Classroom in the City: An Immersive Learning Experience for Middle School Students

In November, middle school students and their teachers dedicated a full day of cross-curricular learning to explore Philadelphia’s vast resources, from public artworks and outdoor spaces to museums and institutions. The experience, titled “Classroom in 
the City,” provided students opportunities to visit 
some of the city’s renowned sites—many of them within walking distance of Friends Select’s campus—and apply their encounters to their existing in-classroom curriculum. Throughout the day, students composed object studies, conducted on-site research, explored artistic installations, and investigated the interconnected concepts 
of art, social studies, science, and literature.  

Classroom in the City blossomed from a summer grant experience awarded to middle school social studies teachers Stephanie Demko and Alexis Flack. “We were in the midst of reworking the middle school social studies sequencing and curriculum when Alexis and I heard about the opportunity to apply for a grant to explore the city,” Stephanie explained. “It seemed like perfect timing to approach how to incorporate 
the city into the new curriculum we were preparing.” 

Stephanie and Alexis spent last summer visiting museums and institutions related to their updated programming and quickly realized they were on the verge of a unique idea. Stephanie said, “At faculty meetings last year, middle school teachers often discussed the concept of a day dedicated to city exploration, but our team never moved the concept beyond the idea stage. While Alexis and I were exploring in the summer, we realized ways to incorporate the locations we visited into our curriculum and developed a plan for a full day of learning in the city to immerse our students.” 

For the program’s inaugural run, fifth and eighth grade classes journeyed together to the University of Pennsylvania Museum of Archeology and Anthropology to explore the African, Mexico and Central America, and Native American Voices galleries. The older students composed an object study and took on the role of research photographers, and they joined their younger counterparts to develop a case study that illustrated how people interact with the environment and each other. After lunch at Sister Cities Park, they visited the Franklin Institute to view The Sky Tonight in the Fels Planetarium, during which they were able to make connections with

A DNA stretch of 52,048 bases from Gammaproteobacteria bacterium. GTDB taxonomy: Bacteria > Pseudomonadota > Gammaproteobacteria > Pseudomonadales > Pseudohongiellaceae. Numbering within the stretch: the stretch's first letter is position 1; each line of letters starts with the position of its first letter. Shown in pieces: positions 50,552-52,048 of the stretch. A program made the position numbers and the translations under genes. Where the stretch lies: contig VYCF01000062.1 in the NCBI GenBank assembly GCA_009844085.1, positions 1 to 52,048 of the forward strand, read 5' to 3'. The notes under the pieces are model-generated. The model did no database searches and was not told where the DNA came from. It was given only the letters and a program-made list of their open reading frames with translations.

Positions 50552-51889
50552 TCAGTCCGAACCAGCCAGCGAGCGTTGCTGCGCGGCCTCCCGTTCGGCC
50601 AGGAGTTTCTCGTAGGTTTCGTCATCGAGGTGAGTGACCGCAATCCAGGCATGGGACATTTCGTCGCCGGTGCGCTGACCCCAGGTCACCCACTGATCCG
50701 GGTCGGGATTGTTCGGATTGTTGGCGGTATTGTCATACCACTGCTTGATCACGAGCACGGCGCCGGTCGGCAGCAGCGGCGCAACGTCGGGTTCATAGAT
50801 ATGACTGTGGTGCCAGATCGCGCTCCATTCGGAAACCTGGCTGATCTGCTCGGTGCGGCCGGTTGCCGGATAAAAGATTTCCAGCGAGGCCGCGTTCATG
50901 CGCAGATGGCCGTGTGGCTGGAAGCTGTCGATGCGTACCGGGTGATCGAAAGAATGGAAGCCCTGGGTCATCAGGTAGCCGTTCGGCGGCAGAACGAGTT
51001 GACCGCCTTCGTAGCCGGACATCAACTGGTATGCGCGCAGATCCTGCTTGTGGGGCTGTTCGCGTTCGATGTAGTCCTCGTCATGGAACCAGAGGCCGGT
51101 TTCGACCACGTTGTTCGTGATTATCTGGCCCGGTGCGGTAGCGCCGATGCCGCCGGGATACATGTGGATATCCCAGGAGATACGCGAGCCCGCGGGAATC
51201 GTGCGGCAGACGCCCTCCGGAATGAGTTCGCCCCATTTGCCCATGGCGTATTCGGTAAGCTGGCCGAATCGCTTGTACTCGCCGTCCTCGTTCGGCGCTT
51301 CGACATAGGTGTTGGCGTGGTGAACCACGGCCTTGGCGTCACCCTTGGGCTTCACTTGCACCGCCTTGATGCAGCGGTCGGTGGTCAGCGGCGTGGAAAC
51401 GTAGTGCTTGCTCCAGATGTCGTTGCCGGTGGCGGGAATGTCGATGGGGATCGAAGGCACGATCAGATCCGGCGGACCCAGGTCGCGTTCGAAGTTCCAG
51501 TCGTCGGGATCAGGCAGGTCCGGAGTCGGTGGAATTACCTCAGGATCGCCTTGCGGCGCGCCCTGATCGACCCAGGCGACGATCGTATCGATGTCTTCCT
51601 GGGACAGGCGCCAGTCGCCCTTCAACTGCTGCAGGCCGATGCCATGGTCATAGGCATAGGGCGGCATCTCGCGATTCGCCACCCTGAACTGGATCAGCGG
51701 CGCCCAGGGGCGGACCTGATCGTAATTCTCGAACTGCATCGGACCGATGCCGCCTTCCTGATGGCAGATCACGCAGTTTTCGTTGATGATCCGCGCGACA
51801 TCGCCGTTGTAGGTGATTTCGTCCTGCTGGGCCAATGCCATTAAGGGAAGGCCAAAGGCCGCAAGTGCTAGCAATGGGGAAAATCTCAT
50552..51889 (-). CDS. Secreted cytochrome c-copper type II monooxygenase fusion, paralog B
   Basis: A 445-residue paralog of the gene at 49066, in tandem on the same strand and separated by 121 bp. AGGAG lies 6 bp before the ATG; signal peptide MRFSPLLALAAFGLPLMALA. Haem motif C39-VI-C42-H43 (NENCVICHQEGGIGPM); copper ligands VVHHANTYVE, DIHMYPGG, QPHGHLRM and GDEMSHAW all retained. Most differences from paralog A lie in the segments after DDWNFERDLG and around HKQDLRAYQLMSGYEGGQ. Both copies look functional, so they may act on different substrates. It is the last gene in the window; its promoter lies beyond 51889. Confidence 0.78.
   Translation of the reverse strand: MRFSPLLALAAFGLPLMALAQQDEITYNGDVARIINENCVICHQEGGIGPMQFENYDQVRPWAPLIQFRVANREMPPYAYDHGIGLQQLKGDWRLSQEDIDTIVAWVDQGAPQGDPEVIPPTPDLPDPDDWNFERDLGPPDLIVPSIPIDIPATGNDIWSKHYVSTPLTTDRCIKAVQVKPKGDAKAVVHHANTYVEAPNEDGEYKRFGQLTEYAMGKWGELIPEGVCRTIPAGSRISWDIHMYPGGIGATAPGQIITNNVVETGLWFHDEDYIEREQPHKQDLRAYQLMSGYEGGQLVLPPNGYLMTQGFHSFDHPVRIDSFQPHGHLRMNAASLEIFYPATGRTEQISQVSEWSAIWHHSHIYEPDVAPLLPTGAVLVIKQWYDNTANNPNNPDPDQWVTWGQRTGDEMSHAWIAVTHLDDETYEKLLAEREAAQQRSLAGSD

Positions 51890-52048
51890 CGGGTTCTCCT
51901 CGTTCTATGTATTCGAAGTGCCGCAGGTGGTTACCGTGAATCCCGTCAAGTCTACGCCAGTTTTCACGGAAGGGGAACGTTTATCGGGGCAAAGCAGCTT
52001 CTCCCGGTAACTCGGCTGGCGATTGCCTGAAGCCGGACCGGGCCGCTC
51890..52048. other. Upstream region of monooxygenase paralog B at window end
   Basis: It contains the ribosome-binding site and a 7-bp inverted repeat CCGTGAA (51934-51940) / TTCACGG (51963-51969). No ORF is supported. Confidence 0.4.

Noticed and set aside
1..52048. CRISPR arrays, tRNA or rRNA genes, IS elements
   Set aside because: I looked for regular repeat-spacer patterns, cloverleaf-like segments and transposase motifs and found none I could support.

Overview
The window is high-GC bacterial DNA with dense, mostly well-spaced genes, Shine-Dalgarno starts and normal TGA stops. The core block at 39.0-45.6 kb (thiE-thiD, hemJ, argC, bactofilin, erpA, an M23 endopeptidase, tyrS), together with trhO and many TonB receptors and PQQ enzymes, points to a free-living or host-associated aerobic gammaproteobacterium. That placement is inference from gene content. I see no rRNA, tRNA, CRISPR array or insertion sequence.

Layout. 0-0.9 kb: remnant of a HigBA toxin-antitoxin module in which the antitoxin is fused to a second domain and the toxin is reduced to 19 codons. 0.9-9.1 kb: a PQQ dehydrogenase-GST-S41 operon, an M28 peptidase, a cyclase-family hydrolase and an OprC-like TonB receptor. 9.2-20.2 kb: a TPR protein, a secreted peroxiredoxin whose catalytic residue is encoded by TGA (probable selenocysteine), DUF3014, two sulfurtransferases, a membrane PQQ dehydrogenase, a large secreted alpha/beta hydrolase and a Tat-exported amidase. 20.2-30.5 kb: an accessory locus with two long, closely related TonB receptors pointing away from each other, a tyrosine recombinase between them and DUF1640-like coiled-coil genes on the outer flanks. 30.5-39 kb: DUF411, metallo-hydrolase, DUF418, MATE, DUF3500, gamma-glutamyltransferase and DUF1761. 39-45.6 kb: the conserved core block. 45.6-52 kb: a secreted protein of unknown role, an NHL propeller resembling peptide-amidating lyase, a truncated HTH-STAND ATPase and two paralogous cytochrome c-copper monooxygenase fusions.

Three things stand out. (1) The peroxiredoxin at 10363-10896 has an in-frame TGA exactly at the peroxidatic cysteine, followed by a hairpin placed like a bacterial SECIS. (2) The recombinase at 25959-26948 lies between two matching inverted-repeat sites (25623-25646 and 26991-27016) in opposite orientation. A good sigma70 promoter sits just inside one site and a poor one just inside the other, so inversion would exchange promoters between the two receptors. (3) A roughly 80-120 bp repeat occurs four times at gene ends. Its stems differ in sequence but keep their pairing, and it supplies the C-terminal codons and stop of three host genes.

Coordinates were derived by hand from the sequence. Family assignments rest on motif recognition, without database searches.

their science classes on the solar system. 

A few blocks away, sixth grade students spent their morning at the Free Library of Philadelphia to examine the Rare Book Department collection along with samples of early writing systems on papyrus and parchment. Afterward, the class set off for Bartram’s Garden, where they enjoyed lunch and a science-based workshop and program about early Quakers who shaped the historic garden and arboretum as well as Philadelphia. The opportunity allowed sixth graders to study place-based history and the art of urban planning, both resources for the class’s collaborative project to construct a city. The day’s agenda connected students’ work in English class around the novel Seedfolks and expanded on the nature-based experiments they constructed in science, while simultaneously making a connection to the school’s Quaker roots.

The seventh grade class embarked on a visual art-focused walking tour with a visit to Philadelphia’s Magic Gardens, where students explored the dynamic mosaic art of Isaiah Zagar. After lunch, the group walked to the Independence Seaport Museum to experience the exhibition Flow, at which they viewed water-based art installations and discussed the creative process with the artists. Their day concluded at Philadelphia’s newly formed Fashion District, which houses many pieces of public art.

Classroom in the City embodies the educational philosophy of Friends Select School and supports middle school students as learners by offering cross-curricular, tangible learning experiences. Alexis said, “This program enabled students to make mental connections between what they’re learning in school and how the lessons extend beyond the classroom.” Additionally, the program connects with the divisional transition from middle to upper school. “Classroom in the City gave eighth graders a chance to be independent learners at the Penn Museum, as they explored objects as researchers, photographers and artists.” Alexis added. “Their teachers were with them and they had learning objectives to complete, but they had the opportunity to make their own choices in regards to which objects they chose to study and spend time with. This kind of scaffolded independence is something we purposefully build into the later years of the middle school experience to prepare students for upper school.”

Friends Select thanks the Gerry and Marguerite Lenfest Endowment for Cultural Programming, which supports learning at cultural institutions in the city.